"Before I came on the trip, I was selfish," Morgan reflected.
"However, now I realize that I begged for things that I wanted. But
the children at the orphanage appreciated the little things they
received." Fourteen-year-old Jessica agreed. "The trip changed my
life by putting everything into perspective. I no longer take
things for granted."
Lesson 9: It is more blessed to
give than to receive.
After days of playing, working on the grounds of the orphanage,
training children's ministry workers and children, and worshiping
together, it's time for us to return home. But we won't return the
same. We've been transformed by our experiences and our exposure to
a land and people different from ourselves. We've had the
opportunity to develop our gifts and listen to God, away from the
distractions of home.
At the end of the trip Gabriella, a children's worker who helped
lead the trip, told me, "My eyes are open to the needs of others. I
have a greater awareness to the need of bringing others to Christ.
Our lives on earth are so short. But our spiritual lives are
everlasting. I have the key to preach the gospel. I don't want to
lose the opportunity to share Christ with others."
Was it worth it? Would I take another seven-hour bus ride on a
non-air-conditioned bus through the mountains in Mexico? Would I
take children and expose them to experiences that'll impact them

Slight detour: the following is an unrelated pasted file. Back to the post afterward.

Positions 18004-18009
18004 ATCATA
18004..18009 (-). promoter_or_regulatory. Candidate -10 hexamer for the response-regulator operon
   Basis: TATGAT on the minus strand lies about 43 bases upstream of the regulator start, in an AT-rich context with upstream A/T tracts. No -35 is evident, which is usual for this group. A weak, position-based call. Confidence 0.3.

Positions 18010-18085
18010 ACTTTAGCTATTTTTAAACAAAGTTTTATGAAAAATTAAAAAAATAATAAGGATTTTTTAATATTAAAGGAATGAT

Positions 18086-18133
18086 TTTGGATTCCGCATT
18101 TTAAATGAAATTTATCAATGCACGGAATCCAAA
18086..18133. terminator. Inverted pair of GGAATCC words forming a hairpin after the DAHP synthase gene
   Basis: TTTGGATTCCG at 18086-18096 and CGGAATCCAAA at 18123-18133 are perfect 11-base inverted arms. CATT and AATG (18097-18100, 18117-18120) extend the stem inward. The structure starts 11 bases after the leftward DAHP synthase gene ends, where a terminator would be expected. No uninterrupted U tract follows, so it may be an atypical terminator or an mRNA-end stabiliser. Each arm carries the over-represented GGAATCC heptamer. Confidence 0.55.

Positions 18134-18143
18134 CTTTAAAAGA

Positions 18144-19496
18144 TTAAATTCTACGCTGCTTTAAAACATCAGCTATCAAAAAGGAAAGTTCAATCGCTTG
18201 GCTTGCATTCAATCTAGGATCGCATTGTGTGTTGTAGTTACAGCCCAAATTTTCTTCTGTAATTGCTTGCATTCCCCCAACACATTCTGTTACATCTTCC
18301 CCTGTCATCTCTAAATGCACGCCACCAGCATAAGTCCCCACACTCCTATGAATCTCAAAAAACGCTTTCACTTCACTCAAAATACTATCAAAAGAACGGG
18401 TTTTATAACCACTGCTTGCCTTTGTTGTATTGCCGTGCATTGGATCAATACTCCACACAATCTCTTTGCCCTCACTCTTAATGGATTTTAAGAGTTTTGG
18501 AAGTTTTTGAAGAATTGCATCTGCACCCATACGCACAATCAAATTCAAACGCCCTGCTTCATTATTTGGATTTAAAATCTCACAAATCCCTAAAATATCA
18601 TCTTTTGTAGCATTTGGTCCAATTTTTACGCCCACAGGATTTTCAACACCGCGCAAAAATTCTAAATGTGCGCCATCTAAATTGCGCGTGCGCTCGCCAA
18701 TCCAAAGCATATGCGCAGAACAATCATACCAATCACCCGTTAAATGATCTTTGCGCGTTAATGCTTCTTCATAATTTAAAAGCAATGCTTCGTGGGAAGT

for a lifetime and assist them in discovering God's calling? Would
I again endure the 110-degree heat, bad water, and inability to
understand the language to impact the kingdom of God? By all
Tony Lane serves in various positions, including as his
denomination's Sunday school and Christian Education Coordinator in
Cleveland, Tennessee. He's the author of Changing Ministry in
Changing Times (Pathway Press). Children's missions trips will
continue under his supervision. For more information, call (423)
• • •
Are parents ready to send their children to a foreign country?
Are you confident that they'll support you in prayer? Can your
church handle the financial demands? Here are logistical details to
consider as you lead a children's mission trip.
- Leadership -- Those leading the trip must be
strong, committed, and experienced in intercultural ministry.
Parents can come along, but they should understand that their role
on the journey is to participate and encourage kids.
- Expenses -- As you consider locations for the
trip, consider the costs. Keep in mind the currency exchange rates
in planning your budget. Involve children in raising funds for the
trip. Their personal involvement will allow them to have greater
appreciation for the experience.
- Training -- As you prepare children, keep in
mind that it's essential for training to begin with discipleship.
Be selective about the children who'll participate. Help kids
understand that going is a privilege. Set high standards for those
- Team -- Before going, build your team. To be
effective on the field, your group of individuals must become a
ministry team. This can only be achieved by spending time together,
playing together, and praying together. Help kids understand what
to expect as they enter another culture. Practice songs, dramas,
and anything else planned for ministry. Learn some of the language.
Have kids write their personal stories about how God has changed
- Travel -- Determine what passports, documents,
IDs, or visas you'll need. Acquire insurance and medical releases.
Certain locations require immunizations. Airports require consent
to travel forms for minors. Check with specific airlines regarding
additional restrictions and rules.